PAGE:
Plastic eating microbes to the rescue: evolution may be finding a solution to the problem of plastic waste

Last week Sami covered news that microplastics are found in 93% of bottled water and the highest microplastic contamination levels ever were found in an English river. The preferred solution to pollution requires acting at the source to prevent the contaminants from entering the environment in the first place. But as it is clear there is already a big mess to clean up , and as we probably won't stop using plastics today, it seems worth looking at progress in managing the problem. So we circled back around on Ideonella sakaiensis 201-F6 (i. sakaiensis for short), a microbe that Japanese scientists found merrily munching away on polyethylene terephthalate (PET) . It has long been known that if you give a population of microbes a reduced level of food source and a lot of contaminants that they could chew on if they get hungry enough, evolution will do the rest. As...
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Sea level fears as more of giant Antarctic glacier floating than thought

The Totten Glacier is one of the fastest-flowing and largest glaciers in Antarctica with scientists keen to keep a close eye on how it melts given the enormous amount of water it could potentially unleash. Using artificially created seismic waves that help scientists see through the ice, researchers have discovered that more of the Totten Glacier floats on the ocean than initially thought. “In some locations we thought were grounded, we detected the ocean below indicating that the glacier is in fact floating,” said Paul Winberry from Central Washington University, who spent the summer in Antarctica studying the Totten. The findings are important because recent studies have shown the Totten Glacier’s underbelly is already being eroded by warm, salty sea water flowing hundreds of kilometres inland after passing through underwater “gateways”. As it does, the portion of the glacier resting on water rather than rock increases, accelerating the pace of...
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The decades-long quest to end drought (and feed millions) by taking the salt out of seawater

I n October 2017, Charlie Paton was driving across the parched plains of northwestern Somaliland when he passed a seemingly endless queue of rumbling trucks. Each was piled high with containers of grain – 47,000 tonnes in all – to be distributed as food aid across Somalia and Ethiopia. Paton was struck by the irony: it was the region’s harvest season, and yet here were trucks delivering industrial quantities of grain that would surely strip whatever meagre business there was away from local producers. “Suddenly, the place is awash with food,” he recalls thinking. “Who’s going to buy food from a farmer when it’s free?” Huge drops of food aid are common in the drought- and famine-plagued Horn of Africa. This year alone, the United Nations is appealing for $1.6 billion in aid just for Somalia – a fact that unsettles Paton. “That $1.6 billion could probably make the place...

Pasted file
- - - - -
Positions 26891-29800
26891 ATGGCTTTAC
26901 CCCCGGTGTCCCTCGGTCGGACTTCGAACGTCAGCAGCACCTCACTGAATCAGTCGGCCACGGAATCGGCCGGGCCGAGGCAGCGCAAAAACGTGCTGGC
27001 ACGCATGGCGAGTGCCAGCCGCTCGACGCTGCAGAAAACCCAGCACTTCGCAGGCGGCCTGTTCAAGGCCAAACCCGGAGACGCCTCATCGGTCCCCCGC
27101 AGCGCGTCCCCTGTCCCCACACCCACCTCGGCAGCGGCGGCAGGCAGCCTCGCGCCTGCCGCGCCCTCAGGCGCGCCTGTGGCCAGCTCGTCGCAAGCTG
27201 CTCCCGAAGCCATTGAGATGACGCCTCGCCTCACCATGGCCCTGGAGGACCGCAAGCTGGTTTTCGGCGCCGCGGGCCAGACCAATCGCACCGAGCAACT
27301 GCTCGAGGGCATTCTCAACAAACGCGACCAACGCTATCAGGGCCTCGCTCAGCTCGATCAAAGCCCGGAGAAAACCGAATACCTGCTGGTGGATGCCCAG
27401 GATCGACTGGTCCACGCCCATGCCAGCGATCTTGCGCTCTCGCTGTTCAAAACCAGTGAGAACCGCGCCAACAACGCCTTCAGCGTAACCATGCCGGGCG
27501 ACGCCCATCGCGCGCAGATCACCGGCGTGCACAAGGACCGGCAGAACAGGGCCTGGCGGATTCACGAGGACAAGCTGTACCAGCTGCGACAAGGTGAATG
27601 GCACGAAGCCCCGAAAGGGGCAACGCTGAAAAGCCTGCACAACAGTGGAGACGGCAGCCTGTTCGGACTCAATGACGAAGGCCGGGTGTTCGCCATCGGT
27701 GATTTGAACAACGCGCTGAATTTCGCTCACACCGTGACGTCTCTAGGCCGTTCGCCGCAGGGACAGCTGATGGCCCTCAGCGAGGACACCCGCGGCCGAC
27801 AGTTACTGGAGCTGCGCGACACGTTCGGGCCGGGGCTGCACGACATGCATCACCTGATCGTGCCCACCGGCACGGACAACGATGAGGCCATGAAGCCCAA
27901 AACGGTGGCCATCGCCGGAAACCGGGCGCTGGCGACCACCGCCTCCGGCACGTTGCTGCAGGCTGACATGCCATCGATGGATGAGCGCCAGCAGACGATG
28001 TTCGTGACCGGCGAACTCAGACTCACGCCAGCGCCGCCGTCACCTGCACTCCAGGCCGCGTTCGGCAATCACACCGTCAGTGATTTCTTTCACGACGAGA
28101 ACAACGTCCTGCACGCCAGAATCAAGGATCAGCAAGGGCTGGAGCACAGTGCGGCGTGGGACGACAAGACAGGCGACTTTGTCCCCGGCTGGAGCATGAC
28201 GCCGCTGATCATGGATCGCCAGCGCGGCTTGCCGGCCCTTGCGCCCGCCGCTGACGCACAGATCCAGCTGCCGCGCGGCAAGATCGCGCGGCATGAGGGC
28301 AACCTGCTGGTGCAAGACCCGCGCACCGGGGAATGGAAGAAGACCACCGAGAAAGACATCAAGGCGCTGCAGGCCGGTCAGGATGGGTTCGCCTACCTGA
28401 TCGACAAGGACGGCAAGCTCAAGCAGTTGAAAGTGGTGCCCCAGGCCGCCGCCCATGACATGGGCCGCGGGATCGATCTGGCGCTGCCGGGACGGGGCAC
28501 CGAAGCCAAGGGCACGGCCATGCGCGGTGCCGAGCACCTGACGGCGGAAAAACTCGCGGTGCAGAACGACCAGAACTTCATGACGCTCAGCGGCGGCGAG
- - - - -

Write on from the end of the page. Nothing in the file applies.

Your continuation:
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China’s latest energy megaproject shows that coal really is on the way out

Leanna Garfield, provided by Published 10:09 am, Monday, March 19, 2018 Sungrow The Chinese province of Anhui built a massive floating solar farm on top of an abandoned coal mine. An even larger floating solar plant will come online by May 2018.Due to rising concerns surrounding air pollution-related deaths, China is trying to invest more heavily in renewable energy projects. A new study indicates that, on average, Chinese cities have cut deadly air pollution particles by 32% over the past four years.The new solar farms are part of the global shift away from energy generated from fossil fuels. China has some of the worst air pollution in the world. In several cities, thick layers of smog are common, resulting in thousands of deaths every year. According to a 2016 study , the top contributor of air pollution-related deaths in China is the burning of coal. The team of Chinese and American researchers behind...
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